From mechanical mothers and parents transformed into beasts of burden, to knife storms, laughing winds and lions guarding the school gates, The Motherless Oven is perhaps one of the most gleefully surreal comic strips to surface in 2014. The story revolves around Scarper Lee, a human teenager who goes in search of his missing father, with only three weeks until his own untimely, predetermined ‘deathday’. Importantly, his father is a brass beast with a bulging sail and his mother is a hairdryer — both mechanical creatures in a world where parents are created to raise children.
The description of Scarper’s father could arguably be a reference to Seamus Heaney’s description of his own old man in the opening verses of “Follower” — ‘My father worked with a horse plough, / His shoulders globed like a full sail strung’ — but what makes this text interesting is that the artwork presents this in the literal, with the prose and dialogue serving as the metaphorical. Combined, these two literary techniques generate some intriguingly complex reading.
Having previously worked on Judge Dredd and Doctor Who comics, it is unsurprising that illustrator and writer Rob Davis touches heavily on authoritarianism in The Motherless Oven, while setting the story within a cyberpunk world. Significantly, the text has its own authoritarian dialogue: ‘deathdays’ instead of birthdays; ‘gods’ to describe the animate, talking objects and contraptions that populate Scarp’s universe; and political groups like ‘The Centaurs’ are all examples of Davis’ targeted lingo. This echoes the Newspeak in George Orwell’s Nineteen Eighty-Four and reminds the reader that the heart of the story relies on challenging ominous authority, while this surreal, cyberpunk city is used to magnify this theme. A quintessentially English tone also defines this text, much like that found in Alan Moore’s League of Extraordinary Gentlemen series. This vitally adds a grounding element of realism to the characters.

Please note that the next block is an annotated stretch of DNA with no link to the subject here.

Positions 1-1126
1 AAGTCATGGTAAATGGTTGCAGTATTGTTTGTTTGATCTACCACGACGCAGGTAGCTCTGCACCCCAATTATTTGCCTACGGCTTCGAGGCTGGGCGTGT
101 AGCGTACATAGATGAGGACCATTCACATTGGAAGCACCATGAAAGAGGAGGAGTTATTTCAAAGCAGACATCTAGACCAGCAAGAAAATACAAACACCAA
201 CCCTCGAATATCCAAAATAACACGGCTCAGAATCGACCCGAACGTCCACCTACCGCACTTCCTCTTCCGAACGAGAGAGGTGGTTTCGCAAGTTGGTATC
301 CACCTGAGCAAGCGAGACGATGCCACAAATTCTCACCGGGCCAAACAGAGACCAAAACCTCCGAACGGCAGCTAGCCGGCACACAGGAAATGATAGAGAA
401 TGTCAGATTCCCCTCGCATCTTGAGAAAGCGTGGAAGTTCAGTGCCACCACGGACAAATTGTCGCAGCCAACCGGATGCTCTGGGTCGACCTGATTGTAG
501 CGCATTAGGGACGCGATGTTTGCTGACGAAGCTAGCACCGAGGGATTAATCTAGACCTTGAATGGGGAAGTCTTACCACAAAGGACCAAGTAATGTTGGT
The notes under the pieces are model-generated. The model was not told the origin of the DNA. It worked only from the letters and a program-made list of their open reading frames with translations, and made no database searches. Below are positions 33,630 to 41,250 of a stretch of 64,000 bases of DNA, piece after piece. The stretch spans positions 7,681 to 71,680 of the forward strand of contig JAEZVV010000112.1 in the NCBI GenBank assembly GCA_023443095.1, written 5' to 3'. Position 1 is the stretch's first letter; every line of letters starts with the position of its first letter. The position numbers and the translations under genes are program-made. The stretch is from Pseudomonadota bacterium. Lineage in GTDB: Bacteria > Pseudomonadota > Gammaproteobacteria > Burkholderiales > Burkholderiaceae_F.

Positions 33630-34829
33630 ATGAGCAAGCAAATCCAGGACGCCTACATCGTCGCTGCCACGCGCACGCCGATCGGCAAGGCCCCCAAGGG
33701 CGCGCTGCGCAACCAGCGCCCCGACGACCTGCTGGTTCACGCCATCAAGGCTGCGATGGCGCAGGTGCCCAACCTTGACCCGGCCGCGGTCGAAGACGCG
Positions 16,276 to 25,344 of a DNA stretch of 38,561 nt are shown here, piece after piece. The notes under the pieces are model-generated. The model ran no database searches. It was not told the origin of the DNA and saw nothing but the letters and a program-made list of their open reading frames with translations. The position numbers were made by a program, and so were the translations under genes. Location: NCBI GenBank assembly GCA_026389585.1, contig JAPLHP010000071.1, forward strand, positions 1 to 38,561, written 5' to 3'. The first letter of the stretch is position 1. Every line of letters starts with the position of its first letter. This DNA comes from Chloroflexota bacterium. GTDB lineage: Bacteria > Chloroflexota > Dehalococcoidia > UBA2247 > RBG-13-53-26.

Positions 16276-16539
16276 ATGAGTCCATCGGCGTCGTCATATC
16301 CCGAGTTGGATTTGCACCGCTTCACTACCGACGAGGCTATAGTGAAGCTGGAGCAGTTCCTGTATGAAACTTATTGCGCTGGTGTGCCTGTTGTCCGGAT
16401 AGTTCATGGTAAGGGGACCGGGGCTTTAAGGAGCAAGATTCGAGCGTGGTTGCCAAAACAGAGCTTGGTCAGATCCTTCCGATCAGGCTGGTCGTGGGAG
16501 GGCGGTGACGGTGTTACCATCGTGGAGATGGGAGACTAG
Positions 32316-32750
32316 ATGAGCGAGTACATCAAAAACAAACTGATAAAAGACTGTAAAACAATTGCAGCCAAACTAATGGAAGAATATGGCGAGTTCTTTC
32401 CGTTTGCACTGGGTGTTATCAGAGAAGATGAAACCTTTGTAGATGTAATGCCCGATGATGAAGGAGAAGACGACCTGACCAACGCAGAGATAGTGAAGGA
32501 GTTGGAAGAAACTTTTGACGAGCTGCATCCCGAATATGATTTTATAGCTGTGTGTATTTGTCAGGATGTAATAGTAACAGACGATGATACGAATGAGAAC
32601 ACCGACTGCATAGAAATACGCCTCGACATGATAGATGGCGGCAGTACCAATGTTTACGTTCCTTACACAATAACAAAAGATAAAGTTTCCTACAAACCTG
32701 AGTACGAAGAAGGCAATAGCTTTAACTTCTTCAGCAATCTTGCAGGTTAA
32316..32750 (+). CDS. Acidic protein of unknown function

Davis also seems to question the duality of ‘natural’ and ‘artificial’, epitomised by the loving, robot mothers who eventually break down and are thrown in an ’emotional scrapyard’ to deteriorate and rust. In one exchange Castro, a companion on Scarp’s twisted journey, confidently states: “Nature is the things that aren’t made by people.” Scarp, in response, counters: “But we’re made by people, so what does that make us? Are we artificial?” This could all be commentary on a growing dependence on technology, but it’s also a satirical approach to human nature more widely — the necessity of faith and family even in a secular society. One of Scarp’s teachers, on describing the story’s objects which have their very own life force, says: “I suppose they’re like any gods. We talk to them and hope they listen.” In this way, the ‘gods’ in Davis’ comic embody humanity, technology and divinity all at the same time. This points towards a society in which everything is created by humankind, including the spiritual and the holy. The fact that mothers do not create children is another rejection of physicality and intimacy.
In short, The Motherless Oven is a cleverly-layered effort, packed with satirical humour and carefully-crafted detail. The ending is a little flat yet still suitably dark, but Davis’ universe is so outlandishly odd it is frighteningly similar to our own.